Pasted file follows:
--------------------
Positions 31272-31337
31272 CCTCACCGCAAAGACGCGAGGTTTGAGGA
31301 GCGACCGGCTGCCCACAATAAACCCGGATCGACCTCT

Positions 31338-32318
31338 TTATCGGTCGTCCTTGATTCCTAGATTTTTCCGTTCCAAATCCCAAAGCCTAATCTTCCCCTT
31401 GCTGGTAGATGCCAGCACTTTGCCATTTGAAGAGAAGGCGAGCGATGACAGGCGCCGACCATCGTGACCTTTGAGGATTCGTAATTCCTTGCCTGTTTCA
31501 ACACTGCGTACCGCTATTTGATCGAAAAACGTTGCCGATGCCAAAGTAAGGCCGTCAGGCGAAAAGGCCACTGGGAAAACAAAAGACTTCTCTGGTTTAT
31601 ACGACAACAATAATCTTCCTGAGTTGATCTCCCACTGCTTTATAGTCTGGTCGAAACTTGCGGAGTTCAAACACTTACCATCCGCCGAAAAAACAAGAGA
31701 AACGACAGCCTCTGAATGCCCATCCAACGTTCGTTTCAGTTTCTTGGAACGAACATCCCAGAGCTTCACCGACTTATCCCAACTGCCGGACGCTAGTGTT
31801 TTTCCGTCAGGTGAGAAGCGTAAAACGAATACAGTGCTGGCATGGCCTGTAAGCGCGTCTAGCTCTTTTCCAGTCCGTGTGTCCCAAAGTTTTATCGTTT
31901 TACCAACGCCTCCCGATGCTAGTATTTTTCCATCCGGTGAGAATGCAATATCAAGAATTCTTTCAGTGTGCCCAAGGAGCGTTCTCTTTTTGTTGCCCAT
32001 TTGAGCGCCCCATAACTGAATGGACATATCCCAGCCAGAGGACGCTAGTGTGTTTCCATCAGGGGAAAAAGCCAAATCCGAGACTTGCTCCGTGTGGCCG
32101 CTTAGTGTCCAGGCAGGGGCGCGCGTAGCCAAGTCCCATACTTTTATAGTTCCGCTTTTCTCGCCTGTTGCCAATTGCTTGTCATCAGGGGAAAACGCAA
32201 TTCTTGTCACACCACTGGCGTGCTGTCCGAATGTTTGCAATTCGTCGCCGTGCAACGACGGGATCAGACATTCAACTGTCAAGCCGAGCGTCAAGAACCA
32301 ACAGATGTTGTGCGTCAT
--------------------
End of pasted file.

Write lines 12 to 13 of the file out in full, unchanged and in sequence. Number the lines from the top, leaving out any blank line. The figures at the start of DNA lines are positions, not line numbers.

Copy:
32001 TTGAGCGCCCCATAACTGAATGGACATATCCCAGCCAGAGGACGCTAGTGTGTTTCCATCAGGGGAAAAAGCCAAATCCGAGACTTGCTCCGTGTGGCCG
32101 CTTAGTGTCCAGGCAGGGGCGCGCGTAGCCAAGTCCCATACTTTTATAGTTCCGCTTTTCTCGCCTGTTGCCAATTGCTTGTCATCAGGGGAAAACGCAA